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Reassessing welfare reform data: a response to cherry


  • Karen Christopher


This is a response to Robert Cherry's comment on the article, “Welfare as We [Don't] Know It: A Review and Feminist Critique of Welfare Reform Research” that appeared in the 10(2) issue of Feminist Economics. This response argues that while some combination of welfare reform, the booming economy in the late 1990s, and changes in economic policy all worked together to decrease caseloads and increase employment rates among welfare leavers, these are incomplete measures of the impact of welfare reform on the lives of lone mothers. This paper also argues that the effects of welfare reform on lone mothers are more mixed than Cherry acknowledges. This paper concludes that when one holistically examines low-income lone mothers' lives, it is premature to declare welfare reform a success.

Suggested Citation

  • Karen Christopher, 2007. "Reassessing welfare reform data: a response to cherry," Feminist Economics, Taylor & Francis Journals, vol. 13(2), pages 197-202.
  • Handle: RePEc:taf:femeco:v:13:y:2007:i:2:p:197-202
    DOI: 10.1080/13545700601184906

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    Cited by:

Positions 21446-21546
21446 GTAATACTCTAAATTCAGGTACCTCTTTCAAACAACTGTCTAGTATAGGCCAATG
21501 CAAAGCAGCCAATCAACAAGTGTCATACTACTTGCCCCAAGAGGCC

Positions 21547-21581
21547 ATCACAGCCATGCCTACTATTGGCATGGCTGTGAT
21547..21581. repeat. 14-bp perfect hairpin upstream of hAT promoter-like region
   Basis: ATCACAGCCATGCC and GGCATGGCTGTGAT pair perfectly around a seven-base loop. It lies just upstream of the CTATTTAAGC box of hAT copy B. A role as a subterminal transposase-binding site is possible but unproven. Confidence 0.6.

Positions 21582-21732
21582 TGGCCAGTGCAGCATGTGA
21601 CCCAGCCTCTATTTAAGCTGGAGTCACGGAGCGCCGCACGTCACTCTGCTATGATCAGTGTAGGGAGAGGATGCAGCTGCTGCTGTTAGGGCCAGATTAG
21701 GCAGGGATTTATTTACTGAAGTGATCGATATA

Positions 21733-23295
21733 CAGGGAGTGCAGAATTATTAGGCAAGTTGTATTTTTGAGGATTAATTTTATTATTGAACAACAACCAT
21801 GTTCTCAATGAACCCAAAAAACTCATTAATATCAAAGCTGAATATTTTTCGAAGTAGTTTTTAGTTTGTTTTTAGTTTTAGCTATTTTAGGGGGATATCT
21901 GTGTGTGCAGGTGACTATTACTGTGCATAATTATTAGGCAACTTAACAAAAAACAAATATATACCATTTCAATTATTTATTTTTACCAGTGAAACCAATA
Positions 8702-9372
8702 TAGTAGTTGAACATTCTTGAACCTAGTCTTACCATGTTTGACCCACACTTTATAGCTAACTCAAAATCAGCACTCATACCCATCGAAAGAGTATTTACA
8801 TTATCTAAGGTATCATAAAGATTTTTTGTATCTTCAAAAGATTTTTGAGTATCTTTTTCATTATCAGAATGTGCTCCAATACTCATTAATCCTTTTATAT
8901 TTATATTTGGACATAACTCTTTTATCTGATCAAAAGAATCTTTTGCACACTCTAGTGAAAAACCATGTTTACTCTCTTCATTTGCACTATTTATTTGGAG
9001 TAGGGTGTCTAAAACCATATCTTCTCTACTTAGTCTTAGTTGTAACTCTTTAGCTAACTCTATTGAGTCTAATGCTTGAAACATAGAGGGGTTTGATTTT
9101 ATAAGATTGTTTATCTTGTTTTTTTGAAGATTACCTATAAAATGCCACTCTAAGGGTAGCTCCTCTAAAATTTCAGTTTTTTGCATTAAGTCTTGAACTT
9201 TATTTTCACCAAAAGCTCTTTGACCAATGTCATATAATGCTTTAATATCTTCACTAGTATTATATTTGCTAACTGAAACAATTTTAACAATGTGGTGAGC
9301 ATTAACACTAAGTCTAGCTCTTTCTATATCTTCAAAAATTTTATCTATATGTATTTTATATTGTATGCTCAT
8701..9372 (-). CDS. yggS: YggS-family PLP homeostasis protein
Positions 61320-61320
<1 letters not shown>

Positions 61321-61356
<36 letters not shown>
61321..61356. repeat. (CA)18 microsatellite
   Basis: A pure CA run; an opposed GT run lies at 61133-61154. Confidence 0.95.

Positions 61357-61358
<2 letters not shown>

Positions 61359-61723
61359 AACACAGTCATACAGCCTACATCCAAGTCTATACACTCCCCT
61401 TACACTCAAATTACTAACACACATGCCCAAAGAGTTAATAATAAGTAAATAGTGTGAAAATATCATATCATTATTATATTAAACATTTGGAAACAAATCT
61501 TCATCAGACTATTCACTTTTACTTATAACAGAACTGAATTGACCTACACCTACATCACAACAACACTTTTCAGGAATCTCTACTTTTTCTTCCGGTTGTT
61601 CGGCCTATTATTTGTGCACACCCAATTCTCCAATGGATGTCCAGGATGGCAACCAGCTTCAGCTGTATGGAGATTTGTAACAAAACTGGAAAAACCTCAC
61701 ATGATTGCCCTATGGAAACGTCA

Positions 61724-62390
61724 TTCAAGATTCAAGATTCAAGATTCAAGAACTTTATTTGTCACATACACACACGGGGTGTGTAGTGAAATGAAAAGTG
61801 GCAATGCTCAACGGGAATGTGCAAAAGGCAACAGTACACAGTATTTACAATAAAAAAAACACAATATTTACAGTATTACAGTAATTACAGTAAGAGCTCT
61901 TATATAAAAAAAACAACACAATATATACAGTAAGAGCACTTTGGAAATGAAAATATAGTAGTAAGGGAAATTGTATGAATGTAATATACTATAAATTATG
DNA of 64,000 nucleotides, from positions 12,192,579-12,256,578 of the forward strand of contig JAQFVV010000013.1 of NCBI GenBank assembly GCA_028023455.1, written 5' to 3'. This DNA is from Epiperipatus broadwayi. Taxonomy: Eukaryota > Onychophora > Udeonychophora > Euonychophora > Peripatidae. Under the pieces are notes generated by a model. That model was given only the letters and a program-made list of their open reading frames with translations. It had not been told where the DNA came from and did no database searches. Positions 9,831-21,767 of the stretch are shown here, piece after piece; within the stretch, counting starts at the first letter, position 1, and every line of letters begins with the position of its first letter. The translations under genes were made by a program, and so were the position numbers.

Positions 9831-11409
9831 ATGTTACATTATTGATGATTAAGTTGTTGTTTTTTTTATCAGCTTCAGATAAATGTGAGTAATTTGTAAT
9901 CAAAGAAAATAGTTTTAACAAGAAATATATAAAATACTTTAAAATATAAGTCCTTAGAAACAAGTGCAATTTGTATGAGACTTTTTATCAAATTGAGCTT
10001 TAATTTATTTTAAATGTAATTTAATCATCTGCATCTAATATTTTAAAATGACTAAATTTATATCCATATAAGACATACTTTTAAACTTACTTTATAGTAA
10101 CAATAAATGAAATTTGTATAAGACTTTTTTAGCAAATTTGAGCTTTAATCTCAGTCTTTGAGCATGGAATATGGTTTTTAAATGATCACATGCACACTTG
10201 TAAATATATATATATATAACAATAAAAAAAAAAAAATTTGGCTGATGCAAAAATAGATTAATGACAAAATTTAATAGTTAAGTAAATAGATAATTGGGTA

1. Lane Destro & David Brady, 2010. "Does European-Style Welfare Generosity Discourage Single Mother Employment?," LIS Working papers 548, LIS Cross-National Data Center in Luxembourg.
    2. Cordula Zabel, 2008. "Patterns of partnership formation among lone mothers in Russia," MPIDR Working Papers WP-2008-020, Max Planck Institute for Demographic Research, Rostock, Germany.

    More about this item


    Feminist research; labor market; welfare reform; JEL Codes: I30; I31; I38;

    JEL classification:

    • I30 - Health, Education, and Welfare - - Welfare, Well-Being, and Poverty - - - General
    • I31 - Health, Education, and Welfare - - Welfare, Well-Being, and Poverty - - - General Welfare, Well-Being
    • I38 - Health, Education, and Welfare - - Welfare, Well-Being, and Poverty - - - Government Programs; Provision and Effects of Welfare Programs


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